Directorate of Criminal Investigations (DCI) headquarters in Nairobi
Directorate of Criminal Investigations (DCI) headquarters in Nairobi

The Directorate of C******l Investigations (DCI) has cautioned the public against buying electronics from individuals without a physical business premise.

In a series of tweets on @DCI_Kenya, the body said that Kenyans should only get their items from people with documents to engage in the trade.

Electronics ownership proof

“The Public is hereby WARNED never to buy any Electronic Gadget including Laptops, Mobile Phones, TV Sets etc. from an individual or a d****r who has no fixed Physical Address; Identifiable trading Building/ Premises with requisite authorization documents that are conspicuously displayed,” said the DCI.

The documents to be displayed include licenses, permits and other local and/or national approvals.

“Always when buying insist on the issuance of a receipt clearly itemizing the particulars of the bought gadget. Always keep the receipt or secure it electronically by photographing it and archiving in a reliable system e.g. a desktop, added the cautionary message.

The DCI warns that it is risky and dangerous to buy any electronic device from suspicious outlets.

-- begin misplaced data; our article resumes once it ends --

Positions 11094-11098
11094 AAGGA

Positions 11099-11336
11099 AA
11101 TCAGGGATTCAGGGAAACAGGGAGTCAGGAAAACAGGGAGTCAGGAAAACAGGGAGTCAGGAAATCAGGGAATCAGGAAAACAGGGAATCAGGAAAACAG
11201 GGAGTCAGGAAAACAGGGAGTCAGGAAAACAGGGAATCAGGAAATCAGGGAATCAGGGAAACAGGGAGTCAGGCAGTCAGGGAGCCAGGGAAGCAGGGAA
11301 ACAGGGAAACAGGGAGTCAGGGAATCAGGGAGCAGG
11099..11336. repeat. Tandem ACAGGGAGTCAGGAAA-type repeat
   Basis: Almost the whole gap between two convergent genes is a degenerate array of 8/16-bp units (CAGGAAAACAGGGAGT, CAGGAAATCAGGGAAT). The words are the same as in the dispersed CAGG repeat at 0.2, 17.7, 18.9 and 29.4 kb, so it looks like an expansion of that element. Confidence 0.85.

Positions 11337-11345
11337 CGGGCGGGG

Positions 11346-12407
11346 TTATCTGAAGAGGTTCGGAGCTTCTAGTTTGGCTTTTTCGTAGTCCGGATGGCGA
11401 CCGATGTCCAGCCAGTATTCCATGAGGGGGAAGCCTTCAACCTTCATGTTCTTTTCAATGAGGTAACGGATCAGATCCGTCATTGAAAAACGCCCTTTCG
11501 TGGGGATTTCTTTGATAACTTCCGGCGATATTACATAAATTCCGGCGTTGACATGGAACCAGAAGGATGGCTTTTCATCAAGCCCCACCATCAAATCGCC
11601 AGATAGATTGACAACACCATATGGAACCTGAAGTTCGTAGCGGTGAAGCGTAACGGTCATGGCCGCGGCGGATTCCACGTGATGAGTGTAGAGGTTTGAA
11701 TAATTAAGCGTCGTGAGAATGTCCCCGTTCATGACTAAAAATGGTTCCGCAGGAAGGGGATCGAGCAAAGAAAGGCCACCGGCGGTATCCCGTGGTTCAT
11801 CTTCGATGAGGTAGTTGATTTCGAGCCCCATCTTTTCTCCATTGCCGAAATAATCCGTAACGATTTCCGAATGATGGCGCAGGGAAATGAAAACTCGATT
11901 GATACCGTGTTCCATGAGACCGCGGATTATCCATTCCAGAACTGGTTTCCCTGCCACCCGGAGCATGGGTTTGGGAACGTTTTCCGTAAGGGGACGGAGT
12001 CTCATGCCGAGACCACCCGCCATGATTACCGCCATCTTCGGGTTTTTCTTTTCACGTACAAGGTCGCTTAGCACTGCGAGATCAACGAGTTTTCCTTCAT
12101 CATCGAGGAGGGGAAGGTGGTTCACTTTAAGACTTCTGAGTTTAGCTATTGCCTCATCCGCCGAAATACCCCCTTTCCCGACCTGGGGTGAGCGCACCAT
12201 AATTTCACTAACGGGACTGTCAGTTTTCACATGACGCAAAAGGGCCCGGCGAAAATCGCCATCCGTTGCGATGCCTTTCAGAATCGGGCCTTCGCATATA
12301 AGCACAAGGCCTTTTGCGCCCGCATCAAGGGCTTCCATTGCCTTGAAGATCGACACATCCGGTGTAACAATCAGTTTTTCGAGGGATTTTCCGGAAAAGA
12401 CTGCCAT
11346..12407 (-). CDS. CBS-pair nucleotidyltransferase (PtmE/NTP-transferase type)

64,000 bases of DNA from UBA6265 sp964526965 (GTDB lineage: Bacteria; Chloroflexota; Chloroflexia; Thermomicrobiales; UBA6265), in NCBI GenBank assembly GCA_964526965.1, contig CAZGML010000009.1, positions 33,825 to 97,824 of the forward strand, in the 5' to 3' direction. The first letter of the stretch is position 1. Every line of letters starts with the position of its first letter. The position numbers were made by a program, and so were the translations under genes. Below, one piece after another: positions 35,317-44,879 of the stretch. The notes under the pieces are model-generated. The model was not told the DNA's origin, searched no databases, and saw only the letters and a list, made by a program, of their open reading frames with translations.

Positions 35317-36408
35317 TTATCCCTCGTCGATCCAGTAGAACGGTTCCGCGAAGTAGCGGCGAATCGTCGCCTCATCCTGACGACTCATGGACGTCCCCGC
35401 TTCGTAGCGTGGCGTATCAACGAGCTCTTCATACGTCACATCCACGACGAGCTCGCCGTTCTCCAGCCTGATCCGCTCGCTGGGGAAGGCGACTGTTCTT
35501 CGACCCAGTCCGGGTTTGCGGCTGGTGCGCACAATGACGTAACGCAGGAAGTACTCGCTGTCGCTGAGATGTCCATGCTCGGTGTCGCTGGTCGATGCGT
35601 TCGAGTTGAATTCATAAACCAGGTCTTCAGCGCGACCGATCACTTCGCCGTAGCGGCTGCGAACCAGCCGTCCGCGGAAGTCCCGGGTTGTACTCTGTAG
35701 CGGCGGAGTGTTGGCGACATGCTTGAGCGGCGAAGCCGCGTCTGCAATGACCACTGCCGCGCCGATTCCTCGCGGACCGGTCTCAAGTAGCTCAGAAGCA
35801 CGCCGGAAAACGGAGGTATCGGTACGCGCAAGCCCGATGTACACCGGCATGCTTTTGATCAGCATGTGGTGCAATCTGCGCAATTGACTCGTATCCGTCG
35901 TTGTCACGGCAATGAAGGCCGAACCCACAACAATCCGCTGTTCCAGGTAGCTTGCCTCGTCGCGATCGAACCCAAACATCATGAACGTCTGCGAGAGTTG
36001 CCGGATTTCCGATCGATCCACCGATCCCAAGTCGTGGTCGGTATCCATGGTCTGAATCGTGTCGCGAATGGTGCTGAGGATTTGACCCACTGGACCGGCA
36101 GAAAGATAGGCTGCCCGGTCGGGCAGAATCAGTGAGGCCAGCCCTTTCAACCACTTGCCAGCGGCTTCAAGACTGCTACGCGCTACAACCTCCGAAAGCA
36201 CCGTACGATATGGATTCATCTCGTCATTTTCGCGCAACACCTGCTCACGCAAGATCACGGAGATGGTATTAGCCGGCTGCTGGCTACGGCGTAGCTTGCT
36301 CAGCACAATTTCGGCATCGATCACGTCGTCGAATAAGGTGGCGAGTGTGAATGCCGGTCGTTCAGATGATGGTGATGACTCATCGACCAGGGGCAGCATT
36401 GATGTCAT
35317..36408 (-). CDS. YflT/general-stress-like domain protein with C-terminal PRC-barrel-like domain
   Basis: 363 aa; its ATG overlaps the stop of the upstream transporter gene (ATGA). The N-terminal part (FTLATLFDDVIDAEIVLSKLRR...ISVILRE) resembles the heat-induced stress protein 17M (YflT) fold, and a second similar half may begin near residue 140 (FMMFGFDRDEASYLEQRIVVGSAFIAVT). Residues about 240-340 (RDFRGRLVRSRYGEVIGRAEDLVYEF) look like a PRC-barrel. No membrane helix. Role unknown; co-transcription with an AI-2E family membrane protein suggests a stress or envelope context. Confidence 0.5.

“Most are those who buy stolen items from a***d gangsters who have violently r****d innocent citizens & in the process k**l or m**m them. Don’t buy a device of a fellow m******d or maimed Kenyan,” said the DCI.

Forensic investigations

Additionally, the Directorate warns that when police forensically investigate and find anyone in possession of such said devices, “by the time it is established that you were not involved in the c***e, you may have s******d immensely”.

The DCI added that being found with suspected stolen property, one suffers immediate consequences of the actual c******l, which may escalate to d***h sentences.

In the cautionary, the DCI said, “We further urge electronic dealers to seize the IT/ICT technology and ensure they mark at the counter every electronic gadget bought by a customer as a value incentive with indelible initials as may please the customer for safety and security purposes.

“This makes it hard for c*******s to hawk it and easier for investigative agencies to track and identify. Equally, owners can mark in the same manner through various private experts in the market,” adds the DCI.

The directorate says that you can report in confidence at any police station or the DCI Office in case you have any doubt that you may be harbouring a gadget from a suspicious source.

Locating a lost device

While it is easy to locate a phone or a laptop that you have lost, it is an entirely different story when it comes to other electronics like TVs, music systems etc.

In case one reports to the police, the police triangulate to find the device if it is being used.

The sleuths do this using the unique IMEI number that every phone has.

For other devices, it is not easy unless there is a trail of where the stolen items were taken.

In Kenya, t*****s have become notorious for s******g household items and then reselling them as second hand items.

This is what could land you in trouble with the authorities.

While the DCI’s requirement is coming a bit late into the era of device ownership, the tips are valuable to ensure that items owned by Kenyans are traceable. This also ensures safety and security for those who own such items.

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